Neither the EU, nor Ukraine and Russia would have gained if Kiev had rushed to sign the trade association agreement back in November, Ukraine’s ousted President Viktor Yanukovich has said.
“With the terms the EU association agreement offered, it wasn’t advantageous for any party – neither for Europe, nor for Ukraine and Russia,” Viktor Yanukovich said on Wednesday in an interview with the Associated Press in Rostov-on-Don.
“My stance was quite public and transparent. Even today I believe that, regardless of who had been president at the time, no other decision could have been taken. Any other resolution would have been anti-national and contradictory to Ukraine’s national interests,” Yanukovich added.
But Yanukovich stressed that Kiev hadn’t completely rejected the deal. “We asked for a pause, to reflect, to find solutions to the contradictions that were quite obvious at the time,” he said.
“I believe that sooner or later Europe will resolve the issues concerning trade in an EU-Ukraine-Russia triangle. It’s inevitable because all politics is based on economy.”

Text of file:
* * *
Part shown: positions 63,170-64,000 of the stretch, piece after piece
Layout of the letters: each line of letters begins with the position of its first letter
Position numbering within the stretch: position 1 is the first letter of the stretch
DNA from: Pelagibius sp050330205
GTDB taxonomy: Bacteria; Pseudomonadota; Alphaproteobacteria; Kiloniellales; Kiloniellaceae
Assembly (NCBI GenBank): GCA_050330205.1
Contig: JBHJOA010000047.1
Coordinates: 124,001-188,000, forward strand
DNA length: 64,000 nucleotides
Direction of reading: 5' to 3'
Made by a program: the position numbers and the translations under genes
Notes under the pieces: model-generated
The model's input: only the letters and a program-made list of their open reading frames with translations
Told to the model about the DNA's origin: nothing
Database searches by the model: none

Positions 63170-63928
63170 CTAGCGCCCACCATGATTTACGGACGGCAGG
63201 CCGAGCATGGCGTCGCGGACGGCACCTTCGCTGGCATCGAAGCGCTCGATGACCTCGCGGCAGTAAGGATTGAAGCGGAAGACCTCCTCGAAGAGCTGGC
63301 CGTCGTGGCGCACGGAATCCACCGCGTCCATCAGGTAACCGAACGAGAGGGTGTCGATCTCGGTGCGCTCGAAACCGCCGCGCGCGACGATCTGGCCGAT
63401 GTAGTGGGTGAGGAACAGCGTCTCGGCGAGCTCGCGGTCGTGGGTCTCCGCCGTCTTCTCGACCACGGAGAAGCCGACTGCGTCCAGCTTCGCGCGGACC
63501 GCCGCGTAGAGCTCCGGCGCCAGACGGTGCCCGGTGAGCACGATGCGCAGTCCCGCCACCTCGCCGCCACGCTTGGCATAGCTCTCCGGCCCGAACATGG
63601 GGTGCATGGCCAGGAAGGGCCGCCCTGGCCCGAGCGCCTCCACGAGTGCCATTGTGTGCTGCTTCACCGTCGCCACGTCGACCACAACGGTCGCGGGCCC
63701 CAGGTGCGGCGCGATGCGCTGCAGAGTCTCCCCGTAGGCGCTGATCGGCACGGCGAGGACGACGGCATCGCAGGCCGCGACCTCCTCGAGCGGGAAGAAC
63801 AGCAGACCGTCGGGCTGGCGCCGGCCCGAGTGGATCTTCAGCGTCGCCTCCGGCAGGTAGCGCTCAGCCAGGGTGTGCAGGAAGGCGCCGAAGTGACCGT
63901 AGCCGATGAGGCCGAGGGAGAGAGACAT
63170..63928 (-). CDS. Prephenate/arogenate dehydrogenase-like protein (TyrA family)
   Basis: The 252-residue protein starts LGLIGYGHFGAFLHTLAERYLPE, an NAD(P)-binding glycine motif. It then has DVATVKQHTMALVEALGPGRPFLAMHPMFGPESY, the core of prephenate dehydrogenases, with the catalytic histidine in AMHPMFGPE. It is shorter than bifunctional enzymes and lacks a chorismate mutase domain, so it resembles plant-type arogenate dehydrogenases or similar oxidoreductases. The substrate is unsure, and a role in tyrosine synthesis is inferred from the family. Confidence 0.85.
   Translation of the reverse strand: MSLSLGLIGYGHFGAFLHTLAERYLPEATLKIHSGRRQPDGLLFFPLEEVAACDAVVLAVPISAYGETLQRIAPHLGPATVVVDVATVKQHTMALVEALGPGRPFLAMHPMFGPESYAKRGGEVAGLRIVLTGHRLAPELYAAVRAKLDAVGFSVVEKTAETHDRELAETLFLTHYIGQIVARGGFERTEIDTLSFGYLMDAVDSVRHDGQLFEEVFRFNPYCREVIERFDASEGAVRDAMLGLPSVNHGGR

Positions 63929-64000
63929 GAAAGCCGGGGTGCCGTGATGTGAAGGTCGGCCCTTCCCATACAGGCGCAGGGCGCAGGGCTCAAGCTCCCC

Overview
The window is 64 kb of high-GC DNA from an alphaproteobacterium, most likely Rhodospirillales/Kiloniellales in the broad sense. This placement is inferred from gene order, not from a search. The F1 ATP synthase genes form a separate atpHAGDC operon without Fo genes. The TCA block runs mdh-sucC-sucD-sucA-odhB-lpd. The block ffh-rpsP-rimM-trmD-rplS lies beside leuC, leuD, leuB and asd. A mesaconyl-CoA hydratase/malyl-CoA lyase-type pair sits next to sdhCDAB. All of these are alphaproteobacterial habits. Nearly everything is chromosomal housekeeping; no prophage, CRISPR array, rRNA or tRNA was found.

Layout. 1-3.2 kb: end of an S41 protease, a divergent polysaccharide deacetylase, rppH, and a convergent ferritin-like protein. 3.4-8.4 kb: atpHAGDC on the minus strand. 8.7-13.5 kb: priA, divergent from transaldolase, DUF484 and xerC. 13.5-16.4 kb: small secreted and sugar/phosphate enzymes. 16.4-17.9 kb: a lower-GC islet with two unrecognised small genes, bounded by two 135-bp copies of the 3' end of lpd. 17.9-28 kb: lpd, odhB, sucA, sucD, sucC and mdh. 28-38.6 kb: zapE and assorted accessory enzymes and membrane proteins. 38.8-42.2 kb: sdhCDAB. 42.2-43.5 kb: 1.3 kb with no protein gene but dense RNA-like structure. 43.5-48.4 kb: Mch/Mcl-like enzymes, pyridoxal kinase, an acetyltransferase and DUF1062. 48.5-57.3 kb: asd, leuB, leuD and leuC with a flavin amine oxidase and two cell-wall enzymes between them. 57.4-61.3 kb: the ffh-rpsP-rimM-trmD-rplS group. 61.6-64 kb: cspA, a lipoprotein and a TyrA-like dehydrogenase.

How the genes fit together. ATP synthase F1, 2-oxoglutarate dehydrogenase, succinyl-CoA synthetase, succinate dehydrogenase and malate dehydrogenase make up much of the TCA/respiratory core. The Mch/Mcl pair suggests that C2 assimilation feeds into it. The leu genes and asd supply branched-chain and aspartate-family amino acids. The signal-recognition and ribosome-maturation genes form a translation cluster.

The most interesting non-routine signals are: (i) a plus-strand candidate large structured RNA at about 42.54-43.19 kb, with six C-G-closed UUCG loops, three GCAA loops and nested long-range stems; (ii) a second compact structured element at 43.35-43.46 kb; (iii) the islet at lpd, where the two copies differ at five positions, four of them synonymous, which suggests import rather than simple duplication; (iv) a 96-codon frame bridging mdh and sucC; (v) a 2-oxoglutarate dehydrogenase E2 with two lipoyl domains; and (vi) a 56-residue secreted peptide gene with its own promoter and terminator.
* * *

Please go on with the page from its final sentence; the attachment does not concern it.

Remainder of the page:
Europe promised that signing the association agreement would save Ukrainian exporters nearly $490 million over 10 years, as 95 percent of goods would have zero customs duties. But Yanukovich said the deal would have ruined the country’s economy.
“Europe wouldn’t have gained if Ukraine’s economy had collapsed. It would have been the Europeans to blame for that,” Yanukovich said.
Briefing on the key points of the trade agreement, the ousted president explained the possible effects on machinery manufacturing and agriculture.
Machinery is composed of three main parts: military, transportation and power.
Military machinery, an industry that employs over 500,000 people in Ukraine, bears no relation to EU countries, because it’s produced in complete cooperation with Russia and other CIS countries, Yanukovich said.
On top of that, Ukraine consumes a very small portion of it, only about 10 percent, with the biggest share being exported to Russia and other CIS countries.
The same is true for transportation and power machinery, where discrepancies in technical standards are another big issue.
“Due to technical standards, Europe has never bought and won’t buy [Ukrainian] power machinery.”
“The standards are very different. Let’s start from the [railway] gauge which is narrow in Europe and broader in Russia and the CIS.”
Ukraine agriculture would also be hit dramatically if it opened its market for European producers.
“The subsidies in Europe for agriculture reach 30 percent. In Ukraine it’s 3 percent. So Ukraine’s agricultural produce wouldn’t be able to compete with the European,” Yanukovich said.
Trying to defend its market from re-exports, Russia would also lift customs fees, which would further erode the market.
“That’s why we couldn’t accept such an agreement. It was economically disadvantageous for us and we needed to find a best solution jointly with Europe and Russia.”